The Policy and Political Implications of ‘Securing Canada’s Telecommunications Systems’

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Many of Canada’s closest allies have either firmly or softly blocked Huawei and ZTE from selling telecommunications equipment to Internet service providers in their countries over the past several years. After repeated statements from Canadian government officials that a review of Huawei equipment was ongoing, on May 19, 2022 the government announced its own bans on Huawei and ZTE equipment. The government published an accompanying policy statement from Innovation, Science, and Economic Development (ISED) Canada on the same day.

This post begins by summarizing the possible risks that Chinese vendors might pose to Canadian networks. Next, it moves to discuss the current positions of Canada’s closest allies as well as Canada’s actions and statements pertaining to Chinese telecommunications vendors leading up to the May 2022 announcement. It then proceeds to unpack the government’s “Securing Canada’s Telecommunications System” policy statement. Some highlight findings include:

  • The government is unclear when it refers to “supply chain breaches”;
  • The government may be banning Huawei and ZTE principally on the basis of American export restrictions placed on Chinese vendors and, thus, be following the same model as the United Kingdom which was forced to ban Huawei following American actions; and
  • Establishing the security and protection of telecommunications systems as an “overriding objective” of Canadian telecommunications policy could have long-term implications for Canadians’ privacy interests.

The post concludes by discussing the policy and political implications of the policy statement, why any telecommunications security reforms must not be accompanied by broader national security and law enforcement reforms, and why the Canadian government should work with allied and friendly countries to collectively assess telecommunications equipment.

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Findings and Absences in Canada’s (Draft) International Cybersecurity Strategy

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For several years there have been repeated calls by academics and other experts for the Government of Canada to develop and publish a foreign policy strategy. There have also been recent warnings about the implications of lacking such a strategy. Broadly, a foreign policy strategy is needed for Canada to promote and defend its interests effectively.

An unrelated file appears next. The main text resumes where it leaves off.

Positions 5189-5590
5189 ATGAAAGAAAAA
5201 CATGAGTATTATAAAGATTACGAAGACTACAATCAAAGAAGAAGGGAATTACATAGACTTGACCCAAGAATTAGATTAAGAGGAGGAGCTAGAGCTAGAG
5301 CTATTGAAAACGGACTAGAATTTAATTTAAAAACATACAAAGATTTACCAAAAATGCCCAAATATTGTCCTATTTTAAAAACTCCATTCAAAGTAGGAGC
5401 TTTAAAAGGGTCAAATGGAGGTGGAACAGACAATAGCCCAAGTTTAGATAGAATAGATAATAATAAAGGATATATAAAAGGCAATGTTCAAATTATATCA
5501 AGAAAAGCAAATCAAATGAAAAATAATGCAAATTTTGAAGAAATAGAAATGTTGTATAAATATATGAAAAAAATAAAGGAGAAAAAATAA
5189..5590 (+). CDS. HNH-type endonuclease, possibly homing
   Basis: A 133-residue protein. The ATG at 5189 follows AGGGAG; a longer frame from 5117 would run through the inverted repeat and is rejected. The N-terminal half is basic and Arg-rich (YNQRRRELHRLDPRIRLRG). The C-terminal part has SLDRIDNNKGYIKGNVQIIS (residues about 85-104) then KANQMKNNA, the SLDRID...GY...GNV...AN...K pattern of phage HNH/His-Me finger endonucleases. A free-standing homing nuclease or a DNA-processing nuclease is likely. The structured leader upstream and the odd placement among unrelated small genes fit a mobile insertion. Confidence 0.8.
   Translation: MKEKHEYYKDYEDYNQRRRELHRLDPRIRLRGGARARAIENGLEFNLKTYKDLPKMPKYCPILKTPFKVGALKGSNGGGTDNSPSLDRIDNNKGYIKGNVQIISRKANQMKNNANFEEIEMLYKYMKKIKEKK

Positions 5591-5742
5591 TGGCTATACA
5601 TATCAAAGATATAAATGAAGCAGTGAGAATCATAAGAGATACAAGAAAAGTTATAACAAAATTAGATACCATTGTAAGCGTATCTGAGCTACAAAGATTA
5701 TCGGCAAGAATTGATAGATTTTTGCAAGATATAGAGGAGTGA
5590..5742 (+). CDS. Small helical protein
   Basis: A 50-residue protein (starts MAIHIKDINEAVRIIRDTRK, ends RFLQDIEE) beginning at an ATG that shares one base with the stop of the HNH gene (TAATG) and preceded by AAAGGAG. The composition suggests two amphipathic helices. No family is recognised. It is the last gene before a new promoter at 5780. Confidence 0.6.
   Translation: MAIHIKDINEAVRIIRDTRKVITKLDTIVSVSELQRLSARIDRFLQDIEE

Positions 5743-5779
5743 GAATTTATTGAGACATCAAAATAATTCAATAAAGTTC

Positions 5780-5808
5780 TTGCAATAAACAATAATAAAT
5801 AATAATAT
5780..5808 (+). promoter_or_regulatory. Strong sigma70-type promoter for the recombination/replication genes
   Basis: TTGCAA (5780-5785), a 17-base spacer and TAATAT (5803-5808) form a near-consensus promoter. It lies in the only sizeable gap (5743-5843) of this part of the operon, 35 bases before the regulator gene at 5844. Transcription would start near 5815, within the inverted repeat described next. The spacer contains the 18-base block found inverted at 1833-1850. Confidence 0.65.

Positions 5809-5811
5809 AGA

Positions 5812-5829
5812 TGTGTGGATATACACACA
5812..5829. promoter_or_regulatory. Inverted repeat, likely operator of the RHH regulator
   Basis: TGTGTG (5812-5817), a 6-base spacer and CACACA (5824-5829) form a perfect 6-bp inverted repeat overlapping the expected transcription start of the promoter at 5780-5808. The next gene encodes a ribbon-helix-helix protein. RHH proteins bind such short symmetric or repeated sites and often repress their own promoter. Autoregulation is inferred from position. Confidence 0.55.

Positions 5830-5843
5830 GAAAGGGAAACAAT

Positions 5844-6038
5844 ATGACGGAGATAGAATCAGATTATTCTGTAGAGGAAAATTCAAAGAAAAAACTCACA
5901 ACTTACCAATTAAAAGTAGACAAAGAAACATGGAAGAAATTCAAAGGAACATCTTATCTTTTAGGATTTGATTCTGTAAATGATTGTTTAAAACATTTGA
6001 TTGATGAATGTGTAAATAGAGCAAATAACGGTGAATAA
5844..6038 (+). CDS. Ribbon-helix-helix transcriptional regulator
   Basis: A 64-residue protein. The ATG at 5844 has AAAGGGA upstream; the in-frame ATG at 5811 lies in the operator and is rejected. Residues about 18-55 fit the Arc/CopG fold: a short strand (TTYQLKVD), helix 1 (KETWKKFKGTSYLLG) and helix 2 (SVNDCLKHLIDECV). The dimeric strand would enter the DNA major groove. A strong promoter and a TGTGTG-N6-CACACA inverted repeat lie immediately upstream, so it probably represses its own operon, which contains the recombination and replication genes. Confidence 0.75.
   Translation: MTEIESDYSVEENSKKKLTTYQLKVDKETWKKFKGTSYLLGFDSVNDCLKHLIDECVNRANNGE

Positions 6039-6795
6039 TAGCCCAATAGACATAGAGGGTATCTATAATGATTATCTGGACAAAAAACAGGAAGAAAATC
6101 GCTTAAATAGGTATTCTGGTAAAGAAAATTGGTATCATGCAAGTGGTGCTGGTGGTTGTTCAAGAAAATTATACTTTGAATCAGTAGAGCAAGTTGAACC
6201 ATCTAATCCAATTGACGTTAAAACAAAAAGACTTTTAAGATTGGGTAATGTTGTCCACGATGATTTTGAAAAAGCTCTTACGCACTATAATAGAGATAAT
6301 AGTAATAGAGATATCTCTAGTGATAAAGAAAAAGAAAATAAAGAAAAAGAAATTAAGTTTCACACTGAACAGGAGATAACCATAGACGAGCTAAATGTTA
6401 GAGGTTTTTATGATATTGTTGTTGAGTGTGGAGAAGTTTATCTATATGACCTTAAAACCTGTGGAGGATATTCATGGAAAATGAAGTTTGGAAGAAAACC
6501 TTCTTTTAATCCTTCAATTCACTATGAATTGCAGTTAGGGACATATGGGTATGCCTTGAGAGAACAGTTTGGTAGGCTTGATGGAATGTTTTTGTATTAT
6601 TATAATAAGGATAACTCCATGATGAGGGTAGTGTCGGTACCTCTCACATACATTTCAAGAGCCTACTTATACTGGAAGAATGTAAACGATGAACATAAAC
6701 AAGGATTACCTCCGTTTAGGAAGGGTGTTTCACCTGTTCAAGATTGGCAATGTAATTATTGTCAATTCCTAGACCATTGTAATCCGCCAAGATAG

Not only has the Government of Canada failed to produce a foreign policy strategy but, also, it has failed to produce even a more limited strategy that expresses how Canada will develop or implement the cyber dimensions of its foreign policy. The government itself has been aware of the need to develop a cyber foreign policy since at least 2010.1

As I have previously written with colleagues, an articulation of such a cybersecurity strategy is necessary because it is “inherently a discussion of political philosophy; not all actors share the same understanding of what is, or should be, the object of security, nor is there necessarily a shared understanding of what constitutes a threat.” To clearly and explicitly assert its underlying political values Canada needs to produce a coherent and holistic cyber foreign policy strategy.

On May 18, 2021 the Chief of the Communications Security Establishment, Shelly Bruce, stated that Global Affairs Canada (GAC) was leading the development of “Canada’s International Cybersecurity Strategy and our Diplomacy Initiative.” I subsequently filed an ATIP for it and received the relevant documents on March 31, 2022.2 GAC’s response included successive drafts of “Canada’s International Cybersecurity Strategy and our Diplomacy Initiative” (hereafter the ‘Strategy’ or ‘CICSDI’) from January 2021 to May 2021.

Some of my key findings from the CICSDI include:

  1. The May 2021 draft links the scope of the Strategy to order and prosperity as opposed to advancing human rights or Canadian values.
  2. The May 2021 draft struck language that Canadians and Canadian organisations “should not be expected to independently defend themselves against state or state-backed actors. There are steps only government can take to reduce cyber threats from state actors”. The effect may be to reduce the explicit expectation or requirement of government organisations to assist in mitigating nation-state operations towards private individuals and organisations.
  3. The May 2021 draft struck language that GAC would create a cyber stakeholder engagement action plan as well as language that GAC would leverage its expertise to assist other government departments and agencies on engagement priorities and to coordinate international outreach.
  4. None of the drafts include explicit reference to pressing international issues, including: availability of strong encryption, proliferation of cyber mercenaries, availability and use of dual-use technologies, online harms and disinformation, authoritarian governments’ attempts to lead and influence standards bodies, establishing a unit in GAC dealing with cyber issues that would be equivalent to the US State Department’s Bureau of Cyberspace and Digital Policy, or cyber operations and international law.